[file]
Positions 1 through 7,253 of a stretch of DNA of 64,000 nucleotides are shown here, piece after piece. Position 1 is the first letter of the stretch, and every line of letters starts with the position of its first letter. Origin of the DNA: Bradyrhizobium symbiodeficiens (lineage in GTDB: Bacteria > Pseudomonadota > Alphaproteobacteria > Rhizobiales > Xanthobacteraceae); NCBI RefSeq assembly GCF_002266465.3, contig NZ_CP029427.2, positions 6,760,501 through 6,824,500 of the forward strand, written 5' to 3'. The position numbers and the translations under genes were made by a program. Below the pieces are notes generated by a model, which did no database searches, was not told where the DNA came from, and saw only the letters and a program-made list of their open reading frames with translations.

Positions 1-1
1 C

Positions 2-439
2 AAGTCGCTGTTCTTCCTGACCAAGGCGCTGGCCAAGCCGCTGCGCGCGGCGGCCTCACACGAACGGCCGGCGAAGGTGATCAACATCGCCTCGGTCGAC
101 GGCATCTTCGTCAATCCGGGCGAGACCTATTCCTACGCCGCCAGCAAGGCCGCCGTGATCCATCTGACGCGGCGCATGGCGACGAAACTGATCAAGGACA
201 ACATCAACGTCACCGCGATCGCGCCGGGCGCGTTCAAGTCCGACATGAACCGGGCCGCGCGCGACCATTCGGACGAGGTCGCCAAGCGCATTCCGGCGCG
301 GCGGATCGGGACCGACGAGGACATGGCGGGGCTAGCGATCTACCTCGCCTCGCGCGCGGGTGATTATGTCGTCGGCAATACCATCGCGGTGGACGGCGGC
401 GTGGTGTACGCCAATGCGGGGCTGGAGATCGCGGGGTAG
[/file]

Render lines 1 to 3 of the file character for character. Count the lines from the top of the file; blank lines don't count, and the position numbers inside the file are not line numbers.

Positions 1 through 7,253 of a stretch of DNA of 64,000 nucleotides are shown here, piece after piece. Position 1 is the first letter of the stretch, and every line of letters starts with the position of its first letter. Origin of the DNA: Bradyrhizobium symbiodeficiens (lineage in GTDB: Bacteria > Pseudomonadota > Alphaproteobacteria > Rhizobiales > Xanthobacteraceae); NCBI RefSeq assembly GCF_002266465.3, contig NZ_CP029427.2, positions 6,760,501 through 6,824,500 of the forward strand, written 5' to 3'. The position numbers and the translations under genes were made by a program. Below the pieces are notes generated by a model, which did no database searches, was not told where the DNA came from, and saw only the letters and a program-made list of their open reading frames with translations.

Positions 1-1
1 C